Clipping Academic Freedom: Australian University Management
By Dr. Binoy Kampmark
14 June, 2016
Universities have become bastions of managerial madness. The trends began some time ago, when money became the ultimate pursuit, and Mr Dollar became chancellor and chief. The obsession with obtaining grants, the panjandrums awarding grants, the siphoning off funds, underwriting projects, have all made the academy a sad state. Since universities now obsess about having a “marketing unit”, the idea of making education a matter of commercial viability rather than educational worth has become all important.
There is another aspect to this development. Gone are the days when academic exposure was confined, left to the irate letters to the editor section or the occasionally controversial scribble. The great academics of history also doubled up as intellectuals, revolutionaries and, as A. J. P. Taylor showed so well, teledons.
They wore many hats in the pursuit of learning, refusing to be holed up as scholar squirrels. Now, the scholar squirrels are everywhere, and more vulnerable. University establishments watch with eagle attentiveness to see that appropriate behaviour in the public eye is observed.
In such an environment, opinions must be carefully expressed. It is one thing to go through the coddling set of such a publication as The Conversation, where academics are managed by journalists through the minefield of implications an article might involve. Suggestions of slander, sauciness and political inappropriateness are culled. Bland outcomes are preferable.
The use of social media to express opinions, a system of communication that has given verbiage a good name, bypasses such control. It keeps managers at arm’s length. Technological universality is taken to assume that a personal view becomes a global one. This stance is erroneous, but it is something that corporations or universities accept with religious conviction. Content is suggestive; view points, dangerous. There are no concessions to be made to private accounts, be they on Facebook, YouTube or Twitter. Tweet and be damned.
Australia, having a constipated regime when it comes to freedom of expression, tends to be concerned with policing opinion of all shades. If views are deemed racially suggestive, the Racial Discrimination Act intervenes to cut off and punish opinions that do not match the regulated order. If the topic is considered by institutions to be unduly sympathetic to ultra-left, gendered ideals, or suggestive of the views of the right, it is permitted only in so far as market ideals are not jeopardised. This is the overall management dogma.
The Roz Ward case, which exploded across the Australian university sector in May, suggested the extent university managerialism will go to remove an academic for something as simple as a Facebook posting in a private capacity. There was nothing suggestive in what was posted in by Ward, an irate comment, fuming at the Australian flag as “racist”. (Are there any flags that are not? Was she being punished for the obvious?) “Now we just need to get rid of the racist Australian flag on top of state parliament and get a red one up there and my work is done.”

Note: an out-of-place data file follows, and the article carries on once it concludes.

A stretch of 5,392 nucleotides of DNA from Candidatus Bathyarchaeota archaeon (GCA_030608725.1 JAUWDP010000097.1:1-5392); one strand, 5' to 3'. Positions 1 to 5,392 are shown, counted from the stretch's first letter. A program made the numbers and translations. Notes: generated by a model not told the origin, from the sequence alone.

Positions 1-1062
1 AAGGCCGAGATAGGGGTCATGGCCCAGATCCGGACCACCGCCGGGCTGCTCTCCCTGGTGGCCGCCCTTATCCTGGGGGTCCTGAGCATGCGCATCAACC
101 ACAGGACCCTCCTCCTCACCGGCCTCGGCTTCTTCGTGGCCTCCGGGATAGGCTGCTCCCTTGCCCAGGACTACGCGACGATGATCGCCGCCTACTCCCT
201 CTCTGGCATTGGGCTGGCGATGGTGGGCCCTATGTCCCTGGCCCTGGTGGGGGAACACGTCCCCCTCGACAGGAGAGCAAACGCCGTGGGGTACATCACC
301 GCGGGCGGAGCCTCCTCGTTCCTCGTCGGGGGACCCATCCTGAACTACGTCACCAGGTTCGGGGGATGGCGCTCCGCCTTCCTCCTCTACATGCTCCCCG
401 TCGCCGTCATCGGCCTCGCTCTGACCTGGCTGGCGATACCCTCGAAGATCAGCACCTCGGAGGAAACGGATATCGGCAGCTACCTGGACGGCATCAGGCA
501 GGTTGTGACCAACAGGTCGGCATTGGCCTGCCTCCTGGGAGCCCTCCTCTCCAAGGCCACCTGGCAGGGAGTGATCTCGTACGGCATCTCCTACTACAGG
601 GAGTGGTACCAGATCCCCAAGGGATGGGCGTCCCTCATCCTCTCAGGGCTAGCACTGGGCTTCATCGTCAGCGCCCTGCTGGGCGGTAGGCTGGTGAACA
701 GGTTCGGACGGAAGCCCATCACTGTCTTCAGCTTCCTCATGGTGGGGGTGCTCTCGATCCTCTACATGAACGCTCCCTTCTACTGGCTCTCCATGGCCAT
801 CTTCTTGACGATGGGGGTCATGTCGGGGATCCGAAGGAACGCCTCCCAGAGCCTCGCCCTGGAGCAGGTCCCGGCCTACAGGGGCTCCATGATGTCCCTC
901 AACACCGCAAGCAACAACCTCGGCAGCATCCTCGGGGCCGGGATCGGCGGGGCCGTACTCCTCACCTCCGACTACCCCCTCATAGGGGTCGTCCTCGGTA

Ward’s jab could hardly have been a problem. But Ward is known as being one of the architects of the Safe Schools Coalition, a program run in schools to combat bullying of LGBTI individuals. With little surprise, it has been attacked by Christian groups and conservative politicians as unacceptably transforming.
In the alarmist words of a very noisy Australian Christian Lobby, such a program should not be funded as it promoted “radical sexual experimentation” by accepting people of diverse gender and sexuality.
Not all the criticisms of the program were virulently insensible ACL’s Queensland director Wendy Francis had a more than valid point that teachers, in accordance with the program’s aims, had to “work out ways to integrate gender diversity and sexual diversity across your curriculum” irrespective of subject. Some people do see sex and gender in everything, and Francis evidently did not. But such views belong to the cut and thrust of academic argument.
As for Ward, fearing that such a figure might be, if not actually, affecting potential revenues, or the brand label, the La Trobe University establishment rounded up on her. We are not to know at this stage if her initial suspension was cover for naked vengeance, a form of assassination by means of censorship.
The letter from the university sent to Ward claimed that she had been suspended from work for “engaging in misconduct”. In all likelihood, it was the sense that Ward was attracting undue attention, and being harassed by such Murdoch outlets as The Australian for her Marxist and pro-LGBTI stance. What followed was scandal, union action, and the eating of humble pie. Ward was back before the cock had crowed. Legal action against the university is being considered.
This police state reflex suggests stupidity as much as clumsiness. The institutional brain frays and frazzles in desperation before intense debate and discussion, confusing it with unwarranted controversy. In the war of ideas, it is best not to flinch. Unfortunately, such struggles are taken to be dangerous to the dull suits running the modern university.
The modern university needs to be reformed. Not least of all, a return to basic roots, the true radical sense that it be an educational, not a business institution. The corporates have the upper hand at the moment. The first step in making sure that management’s hand, with its cold grip, is lessened by letting academics, at least the good lot of them, speak out. Some of their ideas will be on the daft side, but the only market place permitted should be one stocked with the currency of ideas.
Dr. Binoy Kampmark was a Commonwealth Scholar at Selwyn College, Cambridge. He lectures at RMIT University, Melbourne. Email: firstname.lastname@example.org